The TRPO algorithm uses Taylor expansion to expand the constraints and uses the conjugate gradient method to optimize the network parameters, which can ensure monotonic improvement of the policy model during optimization. However, the theory of the algorithm is complex and not easy to implement and debug by coding. To solve this problem, Schulman et al. made a first-order approximation of the TRPO algorithm and proposed the PPO algorithm. The expected approximation is completed by using the Monte Carlo method, so the objective function becomes: where represents the ratio of old and new policies in the expression, and the objective function is transformed into:

The PPO algorithm rewrites the objective function in the TRPO algorithm as: where . The clip function limits the range of to , which ensures that each update will not fluctuate too much, and is a hyperparameter. The PPO algorithm adds the objective of the value function to the optimization objective, and the expression is: where is the value function coefficient and is the mean squared error between the current value function estimation and the obtained reward to go, which is expressed as:

In practice, the process of PPO is as follows (shown in Figure 1): (1)Rollouts phase. First, train episodes in the environment through the current policy, and generate a batch of trajectories; each trajectory associated with a single episode, including the corresponding states, actions, and rewards(2)Update phase. The policy optimization algorithm updates the policy using a batch of trajectories (rollouts). Then, the network’s parameter is updated by the following expression:(3)The training is stopped when a user-defined iteration number is reached

3. Problem Statement

3.1. Dynamics Model

In the ascent process of the launch vehicle, the flight time in the atmosphere is short, and deviation in the atmosphere can be corrected by the guidance of the upper stage. Thus, the guidance of the upper stage determines the orbit insert accuracy of the launch vehicle. Therefore, this manuscript focuses on the guidance of the upper stage of the launch vehicle. The dimensionless equations of motion of a three-dimensional (3D) launch vehicle can be expressed in launch-inertial coordinate as follows: in which is the position of the launch vehicle in the launch-inertial coordinate, which is normalized by the radius of Earth  m, and is the velocity of the launch vehicle in the launch-inertial coordinate, which is normalized by , in which . The position from Earth’s center to the vehicle is normalized by , and is the dimensionless position from Earth’s center to the launch-inertial coordinate’s origin which is the launch point. is the mass of the launch vehicle. is the thrust magnitude; as in most launch vehicles, the mass flow is uncontrollable; therefore, the thrust magnitude is uncontrollable during the same flight phase [15, 47]. is the specific impulse of the engine. and are the pitch and yaw angle, respectively, measured in the thrust vector in the launch-inertial coordinate. The differentiation of equations in Equation (24) is with respect to dimensionless time normalized by .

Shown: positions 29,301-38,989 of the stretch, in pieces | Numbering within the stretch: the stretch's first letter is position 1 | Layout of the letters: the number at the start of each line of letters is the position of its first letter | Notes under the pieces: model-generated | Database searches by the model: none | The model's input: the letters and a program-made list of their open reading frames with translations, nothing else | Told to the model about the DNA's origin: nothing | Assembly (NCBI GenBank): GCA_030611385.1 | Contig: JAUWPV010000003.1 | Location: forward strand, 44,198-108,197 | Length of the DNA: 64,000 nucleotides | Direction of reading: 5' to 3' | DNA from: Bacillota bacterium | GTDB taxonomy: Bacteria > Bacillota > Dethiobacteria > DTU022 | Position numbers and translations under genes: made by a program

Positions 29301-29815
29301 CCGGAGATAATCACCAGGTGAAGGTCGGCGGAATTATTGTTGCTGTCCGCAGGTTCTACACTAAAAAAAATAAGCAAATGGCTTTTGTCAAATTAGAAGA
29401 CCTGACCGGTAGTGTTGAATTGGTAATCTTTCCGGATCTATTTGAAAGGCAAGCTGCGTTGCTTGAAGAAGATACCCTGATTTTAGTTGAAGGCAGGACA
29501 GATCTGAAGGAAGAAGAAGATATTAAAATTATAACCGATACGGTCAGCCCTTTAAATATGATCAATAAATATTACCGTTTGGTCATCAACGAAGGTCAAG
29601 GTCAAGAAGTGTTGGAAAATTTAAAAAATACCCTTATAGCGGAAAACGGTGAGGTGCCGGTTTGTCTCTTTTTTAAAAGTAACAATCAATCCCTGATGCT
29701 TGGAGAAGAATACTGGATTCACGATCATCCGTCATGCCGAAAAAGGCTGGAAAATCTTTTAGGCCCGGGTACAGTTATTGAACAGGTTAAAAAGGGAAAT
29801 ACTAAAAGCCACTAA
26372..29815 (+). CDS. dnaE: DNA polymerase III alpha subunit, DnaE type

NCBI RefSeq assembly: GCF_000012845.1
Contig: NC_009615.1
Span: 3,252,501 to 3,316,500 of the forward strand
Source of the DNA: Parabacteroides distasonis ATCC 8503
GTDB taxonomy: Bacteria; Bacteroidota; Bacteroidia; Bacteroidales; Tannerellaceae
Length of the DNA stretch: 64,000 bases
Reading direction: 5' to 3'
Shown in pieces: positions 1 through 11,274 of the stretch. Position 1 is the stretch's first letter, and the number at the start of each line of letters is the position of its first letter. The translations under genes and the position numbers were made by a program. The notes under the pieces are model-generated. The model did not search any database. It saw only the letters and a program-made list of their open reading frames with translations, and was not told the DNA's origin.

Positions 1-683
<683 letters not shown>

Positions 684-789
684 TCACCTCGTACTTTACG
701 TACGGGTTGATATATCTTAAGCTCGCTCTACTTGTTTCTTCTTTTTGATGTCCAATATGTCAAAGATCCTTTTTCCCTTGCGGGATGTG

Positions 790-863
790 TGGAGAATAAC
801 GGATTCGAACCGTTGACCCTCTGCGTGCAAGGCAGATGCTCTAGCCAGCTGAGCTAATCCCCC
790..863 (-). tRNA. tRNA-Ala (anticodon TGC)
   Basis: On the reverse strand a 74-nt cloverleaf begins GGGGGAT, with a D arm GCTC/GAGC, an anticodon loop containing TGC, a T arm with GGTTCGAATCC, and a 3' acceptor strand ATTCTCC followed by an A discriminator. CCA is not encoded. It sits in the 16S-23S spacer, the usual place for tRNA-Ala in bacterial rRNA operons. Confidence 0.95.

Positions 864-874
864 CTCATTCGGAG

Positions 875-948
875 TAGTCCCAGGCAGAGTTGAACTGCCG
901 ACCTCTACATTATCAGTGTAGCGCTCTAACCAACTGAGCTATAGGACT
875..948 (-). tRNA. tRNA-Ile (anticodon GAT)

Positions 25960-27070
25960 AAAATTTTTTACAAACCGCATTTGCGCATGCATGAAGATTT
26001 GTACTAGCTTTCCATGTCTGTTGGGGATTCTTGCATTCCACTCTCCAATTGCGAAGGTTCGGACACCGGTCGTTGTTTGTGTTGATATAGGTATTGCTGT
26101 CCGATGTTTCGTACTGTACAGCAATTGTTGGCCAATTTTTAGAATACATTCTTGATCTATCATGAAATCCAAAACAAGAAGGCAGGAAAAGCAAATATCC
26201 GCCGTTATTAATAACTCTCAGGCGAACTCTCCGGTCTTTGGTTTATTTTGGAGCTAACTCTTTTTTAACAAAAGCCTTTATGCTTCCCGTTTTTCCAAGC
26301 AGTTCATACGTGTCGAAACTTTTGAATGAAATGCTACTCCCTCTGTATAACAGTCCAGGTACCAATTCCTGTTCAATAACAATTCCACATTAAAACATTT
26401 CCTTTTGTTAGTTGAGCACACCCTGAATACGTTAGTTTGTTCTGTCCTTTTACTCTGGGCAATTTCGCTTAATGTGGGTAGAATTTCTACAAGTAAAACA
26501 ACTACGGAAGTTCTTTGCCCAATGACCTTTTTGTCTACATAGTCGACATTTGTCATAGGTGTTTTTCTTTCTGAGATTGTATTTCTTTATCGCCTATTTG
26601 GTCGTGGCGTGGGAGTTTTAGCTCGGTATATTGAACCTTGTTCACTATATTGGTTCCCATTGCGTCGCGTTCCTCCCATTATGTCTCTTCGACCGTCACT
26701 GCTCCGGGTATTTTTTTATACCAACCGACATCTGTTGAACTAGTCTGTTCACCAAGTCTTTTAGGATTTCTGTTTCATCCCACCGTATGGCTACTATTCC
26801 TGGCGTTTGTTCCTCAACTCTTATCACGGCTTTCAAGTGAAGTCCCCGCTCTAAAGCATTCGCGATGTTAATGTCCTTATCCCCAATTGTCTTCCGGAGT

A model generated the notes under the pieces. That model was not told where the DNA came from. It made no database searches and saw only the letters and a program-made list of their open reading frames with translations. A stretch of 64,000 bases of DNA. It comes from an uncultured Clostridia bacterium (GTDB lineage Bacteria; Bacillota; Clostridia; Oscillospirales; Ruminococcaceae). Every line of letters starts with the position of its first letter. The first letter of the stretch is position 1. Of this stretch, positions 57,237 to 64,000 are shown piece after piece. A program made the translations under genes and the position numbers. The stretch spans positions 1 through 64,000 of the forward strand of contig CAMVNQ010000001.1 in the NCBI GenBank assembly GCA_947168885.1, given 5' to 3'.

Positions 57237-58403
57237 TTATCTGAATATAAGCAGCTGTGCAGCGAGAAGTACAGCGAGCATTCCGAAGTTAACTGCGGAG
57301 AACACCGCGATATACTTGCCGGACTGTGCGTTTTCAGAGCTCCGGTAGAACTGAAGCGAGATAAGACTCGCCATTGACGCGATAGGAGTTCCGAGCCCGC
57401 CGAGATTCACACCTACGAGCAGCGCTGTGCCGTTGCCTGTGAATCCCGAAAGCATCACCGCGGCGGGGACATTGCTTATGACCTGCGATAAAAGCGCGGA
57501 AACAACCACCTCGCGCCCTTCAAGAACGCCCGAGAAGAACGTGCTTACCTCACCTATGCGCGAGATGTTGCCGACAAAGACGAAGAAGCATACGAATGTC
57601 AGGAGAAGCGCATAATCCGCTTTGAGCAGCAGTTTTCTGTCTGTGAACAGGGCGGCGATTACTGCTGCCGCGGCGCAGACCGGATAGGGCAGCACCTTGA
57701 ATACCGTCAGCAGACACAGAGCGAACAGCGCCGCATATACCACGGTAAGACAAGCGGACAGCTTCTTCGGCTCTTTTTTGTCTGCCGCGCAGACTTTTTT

To apply reinforcement learning to launch vehicle guidance problems and satisfy the constraints of the flight process, this manuscript uses the optimal control expression, which can represent initial, terminal, and process constraints. The guidance problem of the upper stage of the launch vehicle can be written as follows:


Equation (24), free in which and . and represent the initial and terminal position, respectively. and represent the initial and terminal velocity, respectively. and are the start and final time, respectively. And is the dry mass of the launch vehicle. Equation (25) is the cost function. Equation (26) and Equation (27) represent the initial and terminal constraints. The minimum and maximum values of pitch and yaw angle rates are presented in Equation (28). In this manuscript, the angle constraint is regarded as a hard constraint. Once the constraint is violated, the current episode is stopped, and a large negative reward is returned, then a new episode is started. Equation (29) represents the fuel constraint. When the fuel runs out, the current episode is stopped.

3.2. Implementation Details

This section describes the techniques we use in using reinforcement learning. For the network of policy and value, we design a neural network with tanh activations on each hidden layer. In the policy network, the input layer has neurons, the output layer has neurons, and the number of hidden layers is three, and the sizes of the hidden layers are , , and , respectively, where , , and represent the size of each hidden layer. In the value network, the input layer has neurons, the output layer has neuron, the number of hidden layers is three, and the sizes of the hidden layers are , , and , respectively, where , , and represent the size of each hidden layer. This structure has been studied in aerospace trajectory optimization, such as Mars landing [26] and Earth-Mars transfer orbit [19]. To generate the corresponding action, the policy uses Gaussian distribution with mean and a diagonal covariance matrix for action distribution. Moreover, the Adam optimizer is used to adjust the learning rate of policy and value networks. A method similar to the PPO2 algorithm [45] in OpenAI baselines is used to approximate KL divergence. The expression is as follows:

According to the suggestions of [26], we adjust the parameters according to the KL divergence between policy updates, represented by kl. In addition, and are designed to be 0.5 and 0.01, respectively. We also adjust the parameters according to Equation (31), in which and are designed as 10 and 0.1, respectively.